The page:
FORT LAUDERDALE (CBSMiami.com) – The stepfather of the teenager accused of nearly beating Josie Lou Ratley to death was in court as his son appeared before a judge Wednesday to give a plea and have his trial date set. But it was what the father did that’s raising eyebrows.
Wayne Treacy made his court appearance Wednesday morning. But during the visit, his stepfather proceeded to make an obscene gesture outside the courtroom.
Treacy is charged with attempted first degree murder, which could send him to jail for 50 years.
Treacy entered a plea of not guilty by reason of insanity. Treacy’s defense attorney said a local doctor had found Wayne suffered from post traumatic stress disorder from the death of his brother.
“He anguishes about the death of his brother and he anguishes that he hurt a girl,” says Russell Williams who is Treacy’s defense attorney.
Treacy is accused of throwing Ratley, then 15, to the ground and repeatedly kicking her in the head. Treacy said he snapped over a text message he believed Ratley sent him about his brother’s suicide.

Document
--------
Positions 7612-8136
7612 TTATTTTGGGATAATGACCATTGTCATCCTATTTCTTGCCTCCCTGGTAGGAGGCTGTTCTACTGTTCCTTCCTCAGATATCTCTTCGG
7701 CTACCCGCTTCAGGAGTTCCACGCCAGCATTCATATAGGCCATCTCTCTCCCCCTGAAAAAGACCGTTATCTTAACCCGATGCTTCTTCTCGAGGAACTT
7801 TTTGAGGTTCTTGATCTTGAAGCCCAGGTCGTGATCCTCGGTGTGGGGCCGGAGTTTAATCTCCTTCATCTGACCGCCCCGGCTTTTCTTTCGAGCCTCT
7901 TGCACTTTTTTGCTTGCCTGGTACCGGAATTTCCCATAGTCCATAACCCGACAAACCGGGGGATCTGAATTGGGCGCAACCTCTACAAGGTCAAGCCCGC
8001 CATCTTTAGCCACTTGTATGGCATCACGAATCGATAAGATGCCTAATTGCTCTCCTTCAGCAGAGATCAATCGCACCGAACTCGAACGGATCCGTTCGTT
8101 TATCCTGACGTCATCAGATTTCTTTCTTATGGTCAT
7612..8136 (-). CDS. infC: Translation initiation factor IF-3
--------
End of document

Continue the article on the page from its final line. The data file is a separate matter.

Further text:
“I’m trying to show a jury what occurred was not in character with a smart, non-violent child,” Williams said. “I’m trying to show what led him to do what he did.”
The prosecution asked why it took the defense nearly a year-and-a-half to come up with the insanity defense. The state also said it would conduct its own independent evaluation of his mental health.
Prosecutors said that Josie is now well enough to give depositions in the case, but will never be the same girl she was before the attack.
Ratley suffered brain damage and spent weeks in the hospital. She continues to receive therapy and has had to re-learn to speak and write.
“I’m amazed how a young person can recover,” prosecutor Maria Schneider said. “Josie will never be one hundred percent but she is doing amazingly well.”
Ratley never returned to Deerfield Middle School and no longer lives in the city. Ratley’s family is suing the Broward County School District saying they failed to provide adequate security to prevent the attack.
The trial date has been set for January, 2012.